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April 18, 2024

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Spring Housing Guide

Safety tips for summer road trips

The summer sun is at its brightest, tempting students to take advantage of their lighter class load by going on a vacation. Many will choose to take the infamous road trip to their destination.

While a road trip may seem like the most convenient and cost efficient way to travel, Ray Palermo director of public relations of Response Insurance located in Meriden, Conn., warns that driving can be dangerous. Road trips should be well planned and drivers should be aware of how to handle potential problems that may arise.

“Hot weather brings unique challenges,” Palermo said. “It can present dangerous conditions for both the vehicle and its occupants.”


Over 7 million cars break down each summer. By preparing for a road trip, most breakdowns and problems can be avoided. Palermo said a lot of drivers, not just students fail to take necessary precautions before hitting the road.

“We had a full tank of gas and wore our seatbelts,” said Junior Danny Baldyga, who recently took a road trip to Windsor, Canada.

Palermo said drivers should gas up, but also need to make sure the car is full of other fluids such as oil, transmission fluid and windshield washer fluid.

“A lot of people forget windshield washer fluid and with the summer, there are a lot of bugs on the road,” he said.

He also suggests checking the battery level and strength, tire pressure including the spare, cooling system and belts and hoses. He said that checking the belts and hoses is important preventative maintenance for cars that are four years old or older. Old rubber dries out over time and any of them that appear to be brittle need to be replaced.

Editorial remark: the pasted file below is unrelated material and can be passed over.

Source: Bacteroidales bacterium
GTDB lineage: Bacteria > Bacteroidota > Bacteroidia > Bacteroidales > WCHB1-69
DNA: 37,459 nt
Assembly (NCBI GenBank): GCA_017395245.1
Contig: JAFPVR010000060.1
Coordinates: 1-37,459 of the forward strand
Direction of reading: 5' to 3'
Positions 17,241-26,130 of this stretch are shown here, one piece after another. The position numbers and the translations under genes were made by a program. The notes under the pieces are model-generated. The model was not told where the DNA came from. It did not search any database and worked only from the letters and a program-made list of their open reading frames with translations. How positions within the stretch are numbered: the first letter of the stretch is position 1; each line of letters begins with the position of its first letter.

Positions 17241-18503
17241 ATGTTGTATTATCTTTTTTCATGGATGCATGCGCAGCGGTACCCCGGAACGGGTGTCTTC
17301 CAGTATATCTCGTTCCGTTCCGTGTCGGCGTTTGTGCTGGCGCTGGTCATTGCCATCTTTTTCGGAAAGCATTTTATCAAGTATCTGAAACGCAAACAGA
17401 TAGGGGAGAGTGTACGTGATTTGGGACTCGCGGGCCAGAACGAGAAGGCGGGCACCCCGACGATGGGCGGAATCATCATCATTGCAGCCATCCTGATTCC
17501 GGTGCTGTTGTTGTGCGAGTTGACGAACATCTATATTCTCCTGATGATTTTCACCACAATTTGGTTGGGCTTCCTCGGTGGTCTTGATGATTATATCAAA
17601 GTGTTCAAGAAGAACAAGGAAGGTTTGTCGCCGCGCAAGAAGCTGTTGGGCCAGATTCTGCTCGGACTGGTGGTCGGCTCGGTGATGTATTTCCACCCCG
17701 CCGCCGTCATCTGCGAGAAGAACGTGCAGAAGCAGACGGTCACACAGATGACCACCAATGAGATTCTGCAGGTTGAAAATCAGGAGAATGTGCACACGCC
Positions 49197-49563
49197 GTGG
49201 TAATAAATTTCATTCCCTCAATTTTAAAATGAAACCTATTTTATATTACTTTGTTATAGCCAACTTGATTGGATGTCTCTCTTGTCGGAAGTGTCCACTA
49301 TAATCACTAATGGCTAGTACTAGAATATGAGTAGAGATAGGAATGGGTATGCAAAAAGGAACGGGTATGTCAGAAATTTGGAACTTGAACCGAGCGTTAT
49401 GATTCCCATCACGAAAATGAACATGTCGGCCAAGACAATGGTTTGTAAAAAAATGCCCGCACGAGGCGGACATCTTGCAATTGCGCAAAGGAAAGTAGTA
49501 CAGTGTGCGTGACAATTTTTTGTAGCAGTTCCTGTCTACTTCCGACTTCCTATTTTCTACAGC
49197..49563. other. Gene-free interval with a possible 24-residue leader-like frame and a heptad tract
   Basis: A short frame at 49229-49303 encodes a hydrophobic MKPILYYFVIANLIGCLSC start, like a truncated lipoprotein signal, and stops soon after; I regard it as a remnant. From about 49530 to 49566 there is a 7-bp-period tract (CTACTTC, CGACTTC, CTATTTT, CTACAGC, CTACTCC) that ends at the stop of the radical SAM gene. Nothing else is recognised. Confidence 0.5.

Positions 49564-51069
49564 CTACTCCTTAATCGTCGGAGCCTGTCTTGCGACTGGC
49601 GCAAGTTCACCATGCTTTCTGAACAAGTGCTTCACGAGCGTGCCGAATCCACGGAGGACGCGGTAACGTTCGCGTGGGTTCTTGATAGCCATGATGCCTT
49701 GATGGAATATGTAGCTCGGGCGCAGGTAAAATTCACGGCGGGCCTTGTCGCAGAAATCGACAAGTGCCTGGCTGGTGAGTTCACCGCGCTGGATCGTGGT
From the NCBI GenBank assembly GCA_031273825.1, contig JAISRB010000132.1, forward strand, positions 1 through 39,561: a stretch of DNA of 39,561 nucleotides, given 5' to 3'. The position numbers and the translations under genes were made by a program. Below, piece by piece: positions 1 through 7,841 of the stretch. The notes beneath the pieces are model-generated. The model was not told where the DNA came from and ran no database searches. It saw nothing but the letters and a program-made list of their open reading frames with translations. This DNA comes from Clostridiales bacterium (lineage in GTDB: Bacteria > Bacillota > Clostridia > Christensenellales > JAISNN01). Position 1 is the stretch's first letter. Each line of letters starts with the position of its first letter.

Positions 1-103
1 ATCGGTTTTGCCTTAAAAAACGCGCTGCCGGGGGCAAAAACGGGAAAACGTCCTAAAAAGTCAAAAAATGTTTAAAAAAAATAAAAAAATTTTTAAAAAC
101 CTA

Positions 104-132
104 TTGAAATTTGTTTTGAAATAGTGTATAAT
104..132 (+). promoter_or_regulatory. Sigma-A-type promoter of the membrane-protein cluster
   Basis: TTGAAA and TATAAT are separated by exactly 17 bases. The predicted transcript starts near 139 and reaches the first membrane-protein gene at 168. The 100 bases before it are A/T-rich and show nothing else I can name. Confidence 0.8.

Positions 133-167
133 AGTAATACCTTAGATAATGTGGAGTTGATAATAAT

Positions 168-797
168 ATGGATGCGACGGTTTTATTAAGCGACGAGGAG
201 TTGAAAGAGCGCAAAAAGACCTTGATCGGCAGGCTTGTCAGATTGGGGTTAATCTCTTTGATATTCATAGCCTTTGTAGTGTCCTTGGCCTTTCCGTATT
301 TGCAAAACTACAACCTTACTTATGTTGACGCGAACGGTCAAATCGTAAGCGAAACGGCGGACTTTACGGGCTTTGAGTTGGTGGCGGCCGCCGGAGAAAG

Drivers should also have a tool box and a well equipped emergency kit in the trunk.

While it is important to prepare the car for a trip, drivers should prepare themselves as well. Palermo said for drivers the most important way to get ready for a trip is to rest.

It is also a good idea to have a navigation plan that has taken into consideration any road construction. Baldyga ran into construction problems when riding with a friend to Detroit.

“I went to Mexico earlier in the month and we flew out of Detroit,” he said. “I knew there was construction and my one friend who was driving refused to believe me. We took that torn-up way and ended up getting lost and sidetracked.”

Stay alert

After being on the road for several hours, fatigue will begin to set in. Palermo said that drivers should take at least ten minute breaks every one and a half to two hours. He suggests bringing along baby wipes and water to stay refreshed.

Drivers may rely on coffee to stay awake. Palermo said that the effects of the caffeine in coffee does not become apparent until 20 minutes after it is drank, so the driver needs to anticipate when they will need it.